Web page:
ⓘ Our monthly subscription fees have changed recently. Please see the latest information here.
“Tesla stock price is too high imo”
So tweeted Tesla’s eccentric CEO Elon Musk in May of this year.
Shares in the electric carmaker traded at a high of $772.77 on that day. Three months later, they’re valued at $1,529.52.
There haven’t been any rogue, stock-related tweets from Musk since May but some investors are wondering — if $772.77 was too much then is $1,529.52 plain crazy?
Headline-grabbing and unpredictable, Tesla has been the Kanye West of the stock market in 2020.
Shares in the company doubled in value from the beginning of January to the end of February, reaching just over $900 before crashing down to $427 in March.
Since then, however, the carmaker’s shares have risen astronomically.
This was particularly true in July. Tesla made waves across the media — and saw its share price surge — after it announced a fourth consecutive profitable quarter.
That was big news for the company, particularly given that the pandemic had hurt sales and forced the firm to close some of its production facilities.
It was also an impressive feat when compared to other carmakers’ results, most of which were dire.
Tesla is not the only electric car company to have seen success during the pandemic.
Nikola rose from $13 in early May to almost $80 in June, before tumbling down to around $30/share as of the end of July.
The company, which plans on making electric trucks, exploded in popularity after announcing it would be taking reservations for one of its pickup trucks.
Similarly, the value of shares in the SPAC Tortoise Acquisition almost tripled after it announced that it would be acquiring Hyliion, a firm that produces batteries used to power vehicles.
Although shares in both companies have since fallen, their initial surge in value speaks to a wider behavioural pattern that seems to be a big driving force behind Tesla’s behaviour in the stock market.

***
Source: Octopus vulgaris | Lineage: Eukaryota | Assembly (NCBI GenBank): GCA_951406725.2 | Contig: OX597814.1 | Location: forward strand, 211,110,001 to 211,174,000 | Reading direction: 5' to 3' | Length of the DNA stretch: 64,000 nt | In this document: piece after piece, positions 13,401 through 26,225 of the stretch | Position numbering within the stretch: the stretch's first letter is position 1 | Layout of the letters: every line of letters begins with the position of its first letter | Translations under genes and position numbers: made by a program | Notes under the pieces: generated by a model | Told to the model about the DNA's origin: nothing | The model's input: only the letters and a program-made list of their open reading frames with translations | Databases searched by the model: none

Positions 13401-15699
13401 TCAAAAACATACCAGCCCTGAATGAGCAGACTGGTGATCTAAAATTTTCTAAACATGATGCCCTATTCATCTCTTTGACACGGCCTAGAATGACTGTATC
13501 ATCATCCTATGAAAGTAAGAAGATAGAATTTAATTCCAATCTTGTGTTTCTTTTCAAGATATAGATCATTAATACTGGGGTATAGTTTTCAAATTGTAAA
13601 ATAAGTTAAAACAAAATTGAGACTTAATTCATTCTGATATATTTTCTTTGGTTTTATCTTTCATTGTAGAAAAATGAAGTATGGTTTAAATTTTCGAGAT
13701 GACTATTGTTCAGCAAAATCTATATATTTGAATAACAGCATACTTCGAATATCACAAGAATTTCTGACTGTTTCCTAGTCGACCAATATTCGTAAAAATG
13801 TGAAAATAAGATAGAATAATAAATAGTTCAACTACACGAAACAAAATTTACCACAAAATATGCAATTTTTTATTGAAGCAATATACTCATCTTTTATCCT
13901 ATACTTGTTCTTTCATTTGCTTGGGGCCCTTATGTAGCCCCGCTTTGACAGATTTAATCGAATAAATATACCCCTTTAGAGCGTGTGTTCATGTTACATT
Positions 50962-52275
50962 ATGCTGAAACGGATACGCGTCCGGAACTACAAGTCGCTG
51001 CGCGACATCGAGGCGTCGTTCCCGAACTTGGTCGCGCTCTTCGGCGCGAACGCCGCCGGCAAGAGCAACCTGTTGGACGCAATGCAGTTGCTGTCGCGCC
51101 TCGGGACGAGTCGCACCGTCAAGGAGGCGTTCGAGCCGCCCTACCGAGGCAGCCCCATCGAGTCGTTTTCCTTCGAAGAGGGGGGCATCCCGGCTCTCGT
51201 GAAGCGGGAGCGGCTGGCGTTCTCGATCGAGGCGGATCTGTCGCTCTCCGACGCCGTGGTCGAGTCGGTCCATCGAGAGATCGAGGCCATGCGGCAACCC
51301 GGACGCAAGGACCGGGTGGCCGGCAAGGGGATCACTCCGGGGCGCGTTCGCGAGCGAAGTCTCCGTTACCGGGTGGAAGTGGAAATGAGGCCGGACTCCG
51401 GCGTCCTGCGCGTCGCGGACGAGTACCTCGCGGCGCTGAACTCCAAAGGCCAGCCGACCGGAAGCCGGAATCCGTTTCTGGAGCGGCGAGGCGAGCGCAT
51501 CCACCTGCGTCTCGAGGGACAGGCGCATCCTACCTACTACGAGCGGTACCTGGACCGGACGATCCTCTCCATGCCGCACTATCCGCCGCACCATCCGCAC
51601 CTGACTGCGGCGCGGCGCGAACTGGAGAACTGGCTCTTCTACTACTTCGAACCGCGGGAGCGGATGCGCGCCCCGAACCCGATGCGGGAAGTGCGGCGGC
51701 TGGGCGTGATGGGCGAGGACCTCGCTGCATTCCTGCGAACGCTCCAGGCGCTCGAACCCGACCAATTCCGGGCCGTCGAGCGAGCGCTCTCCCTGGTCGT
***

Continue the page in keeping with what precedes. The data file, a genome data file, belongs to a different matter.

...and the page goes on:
Many investors will remember the bitcoin mania that swept across the world in 2017.
Some people believed that bitcoin represented the future of money and that it was set to play a major role in our economic system.
Others just wanted to make short term gains. Plenty of people were in both categories.
The craze for Tesla shares and those of other electric car companies are similar in many ways.
There is a large group of people that, entirely reasonably, think Elon Musk is a genius and that the world will soon be dominated by green energy companies like Tesla.
At the same time, it’s clear that some people are going along for the ride just to make a few quid.
The potential problem with this latter group is that, if there are too many of them, they can inflate the price of shares beyond their ‘true’ value.
By market cap, Tesla is now bigger than McDonald’s, Sony and Lloyds Bank combined. It’s also substantially larger than Toyota, another major developer of electric vehicles which sold 10.7 million cars in 2019, versus Tesla’s 370,000.
There’s an argument to be made that this is not unreasonable because of the Tesla’s potential future earnings.
But valuing Musk’s firm as by far the biggest car company in the world does seem premature as it has a lot of ground still to cover.
True believers should also remember that not everything goes to plan and crashes can happen. Just ask all those bitcoin HODLers…
Make your money work a little bit harder with a tax-efficient investing account. First, learn the basics of how stocks and shares ISA works with our guide. Then, if you know that ISAs are right for you, go ahead and open an ISA account or transfer from another provider to start contributing regularly.
This should not be read as personal investment advice and individual investors should make their own decisions or seek independent advice. This article has not been prepared in accordance with legal requirements designed to promote the independence of investment research and is considered a marketing communication.
When you invest, your capital is at risk. The value of your portfolio can go down as well as up and you may get back less than you invest. Past performance is not a reliable indicator of future results.
Freetrade is a trading name of Freetrade Limited, which is a member firm of the London Stock Exchange and is authorised and regulated by the Financial Conduct Authority. Registered in England and Wales (no. 09797821).